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Title IX

At Age 30

Published March 25, 2002 in The Syracuse Post-Standard.

By Dr Kamal Jabbour, Contributing Writer

Women's History Month is the time of year when colleges declare open season on healthy athletic programs in the name of gender equality. Last week, the news wires carried the obituaries of three more track programs. Tulane University, the University of Massachusetts at Amherst and Bowling Green University announced plans to do away with track and field.

U-Mass-Amherst plans to cut seven sports from its athletic lineup to save a million dollars. In addition to men's indoor track and field, the sun will set on women's volleyball, men's and women's water polo, men's and women's gymnastics, and men's tennis.

At Bowling Green, men's tennis, swimming and indoor and outdoor track and field will be dropped in the fall. The move will cut 16 scholarships and save $360,000 per year to bring the school in compliance with Title IX. The decision leaves the school with eight men's sports and 11 women's sports.

"Title IX of the Educational Amendments of 1972" is the government's idea of legislating equality between the sexes. It states that "no person in the U.S. shall, on the basis of sex be excluded from participation in, or denied the benefits of, or be subjected to discrimination under any educational program or activity receiving federal aid."

The government applies a three-part test to determine an institution's compliance with Title IX. "Substantial Proportionality" requires that participation opportunities for men and women be substantially proportionate to their respective enrollments.

"History and Continuing Practice" requires an institution to show a history and continuing practice of program expansion that is responsive to the developing interests and abilities of women. "Effectively Accommodating Interests and Abilities" requires an institution to meet the interests and abilities of its women even where there are disproportionately fewer women than men participating in sports.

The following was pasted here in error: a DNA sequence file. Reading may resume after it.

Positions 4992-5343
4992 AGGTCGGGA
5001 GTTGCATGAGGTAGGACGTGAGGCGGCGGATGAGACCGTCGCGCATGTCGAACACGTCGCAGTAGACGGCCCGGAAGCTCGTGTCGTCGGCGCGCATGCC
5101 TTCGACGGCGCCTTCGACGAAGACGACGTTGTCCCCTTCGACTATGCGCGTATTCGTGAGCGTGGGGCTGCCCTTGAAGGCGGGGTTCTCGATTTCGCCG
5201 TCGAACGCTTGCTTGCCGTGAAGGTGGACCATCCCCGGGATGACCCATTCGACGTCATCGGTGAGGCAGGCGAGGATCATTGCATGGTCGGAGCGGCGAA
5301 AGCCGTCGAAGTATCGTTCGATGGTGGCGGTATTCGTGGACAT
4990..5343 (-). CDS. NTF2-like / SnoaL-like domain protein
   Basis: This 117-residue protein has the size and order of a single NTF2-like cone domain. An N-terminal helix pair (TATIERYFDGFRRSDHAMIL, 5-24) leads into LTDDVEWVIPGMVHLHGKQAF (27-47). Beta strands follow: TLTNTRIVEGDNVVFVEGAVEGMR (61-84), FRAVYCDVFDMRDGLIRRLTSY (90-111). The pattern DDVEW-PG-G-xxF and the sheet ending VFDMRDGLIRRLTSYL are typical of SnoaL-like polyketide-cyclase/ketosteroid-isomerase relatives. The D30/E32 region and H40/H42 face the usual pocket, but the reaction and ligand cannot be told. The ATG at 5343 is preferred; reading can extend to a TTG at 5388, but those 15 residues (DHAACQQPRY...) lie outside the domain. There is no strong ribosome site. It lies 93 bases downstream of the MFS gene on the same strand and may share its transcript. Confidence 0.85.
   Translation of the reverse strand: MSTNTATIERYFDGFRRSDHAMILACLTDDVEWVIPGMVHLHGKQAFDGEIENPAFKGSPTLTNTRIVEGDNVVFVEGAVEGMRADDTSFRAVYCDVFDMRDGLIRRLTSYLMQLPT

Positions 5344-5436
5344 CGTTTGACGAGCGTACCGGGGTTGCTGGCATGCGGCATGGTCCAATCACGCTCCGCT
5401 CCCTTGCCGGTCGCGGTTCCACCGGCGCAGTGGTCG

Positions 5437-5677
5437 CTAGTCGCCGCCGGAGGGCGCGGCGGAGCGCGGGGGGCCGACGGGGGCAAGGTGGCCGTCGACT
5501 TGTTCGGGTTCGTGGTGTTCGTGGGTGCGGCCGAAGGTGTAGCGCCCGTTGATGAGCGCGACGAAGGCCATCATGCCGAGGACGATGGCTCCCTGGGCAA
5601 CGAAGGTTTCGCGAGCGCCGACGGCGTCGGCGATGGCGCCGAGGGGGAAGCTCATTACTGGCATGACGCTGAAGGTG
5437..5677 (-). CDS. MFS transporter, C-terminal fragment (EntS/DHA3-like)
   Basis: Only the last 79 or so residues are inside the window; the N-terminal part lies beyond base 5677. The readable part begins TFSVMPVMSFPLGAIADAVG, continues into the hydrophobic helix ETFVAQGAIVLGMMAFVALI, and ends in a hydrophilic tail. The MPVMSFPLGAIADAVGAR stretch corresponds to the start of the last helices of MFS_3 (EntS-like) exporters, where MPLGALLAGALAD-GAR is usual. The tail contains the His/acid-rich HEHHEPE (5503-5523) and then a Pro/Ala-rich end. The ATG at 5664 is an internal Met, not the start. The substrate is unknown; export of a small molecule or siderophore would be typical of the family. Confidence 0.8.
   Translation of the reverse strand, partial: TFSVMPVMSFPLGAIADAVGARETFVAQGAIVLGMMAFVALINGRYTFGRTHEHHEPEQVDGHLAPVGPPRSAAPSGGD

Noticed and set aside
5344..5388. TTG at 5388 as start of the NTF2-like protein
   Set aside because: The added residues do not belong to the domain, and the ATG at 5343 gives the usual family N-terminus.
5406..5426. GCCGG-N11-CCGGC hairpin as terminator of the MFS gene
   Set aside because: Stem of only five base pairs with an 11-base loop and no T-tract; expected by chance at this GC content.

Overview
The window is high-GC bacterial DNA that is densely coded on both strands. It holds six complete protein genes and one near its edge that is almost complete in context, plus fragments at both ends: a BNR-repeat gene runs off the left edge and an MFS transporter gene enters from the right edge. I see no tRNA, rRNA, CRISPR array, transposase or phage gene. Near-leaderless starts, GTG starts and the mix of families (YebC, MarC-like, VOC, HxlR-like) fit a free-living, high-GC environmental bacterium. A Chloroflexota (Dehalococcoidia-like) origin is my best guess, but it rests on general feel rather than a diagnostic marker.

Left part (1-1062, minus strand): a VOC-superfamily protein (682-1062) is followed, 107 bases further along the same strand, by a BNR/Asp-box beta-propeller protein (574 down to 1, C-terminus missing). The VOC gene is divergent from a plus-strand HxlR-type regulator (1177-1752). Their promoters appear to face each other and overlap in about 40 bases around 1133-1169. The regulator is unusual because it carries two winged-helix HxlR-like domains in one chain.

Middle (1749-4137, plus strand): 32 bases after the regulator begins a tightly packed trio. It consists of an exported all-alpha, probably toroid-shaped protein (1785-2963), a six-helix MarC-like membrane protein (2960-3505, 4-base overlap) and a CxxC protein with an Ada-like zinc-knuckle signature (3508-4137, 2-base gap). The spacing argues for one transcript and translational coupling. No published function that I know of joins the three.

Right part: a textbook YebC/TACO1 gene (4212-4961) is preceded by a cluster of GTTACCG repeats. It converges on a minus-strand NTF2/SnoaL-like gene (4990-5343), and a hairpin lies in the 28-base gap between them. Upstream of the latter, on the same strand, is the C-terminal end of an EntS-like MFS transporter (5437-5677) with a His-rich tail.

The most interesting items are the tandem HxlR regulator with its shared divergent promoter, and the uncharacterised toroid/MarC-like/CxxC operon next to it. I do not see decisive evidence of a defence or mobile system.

Proportional participation, rather than athletic scholarships, is the main issue with Title IX. Schools harboring football programs start with a deficit of well over one hundred opportunities, which requires adding half-a-dozen women's sports, or eliminating as many men's sports. Men's aerobic sports of cross country, track and field, and swimming, as well as gymnastics and wrestling, have taken the brunt of the cuts in many colleges, dumbing the average academic performance of student athletes and bringing a new meaning to retention.

Last January, the National Wrestling Coaches Association filed a lawsuit in federal court against the Department of Education for the way it interprets and enforces Title IX. The lawsuit accuses the Department of Education of "improper rulemaking and enforcement, leading to the arbitrary elimination of hundreds of athletic programs at schools across the country."

As we hold our breath for similar action on behalf of runners, I see a unique opportunity for local track clubs to fill the void. Liberated from NCAA tyranny and government meddling, athletes may finally find friendly trails and tracks to achieve their true potential.

© 2002 The Post-Standard.

Kamal Jabbour runs and writes on the hills of Pompey, New York. His RUNNING Column appears in The Syracuse Post-Standard on Mondays. Dr.J. created TrackMeets.com, webcasting live Every Lap of Every Race. He receives email at jabbour@i2sports.com.

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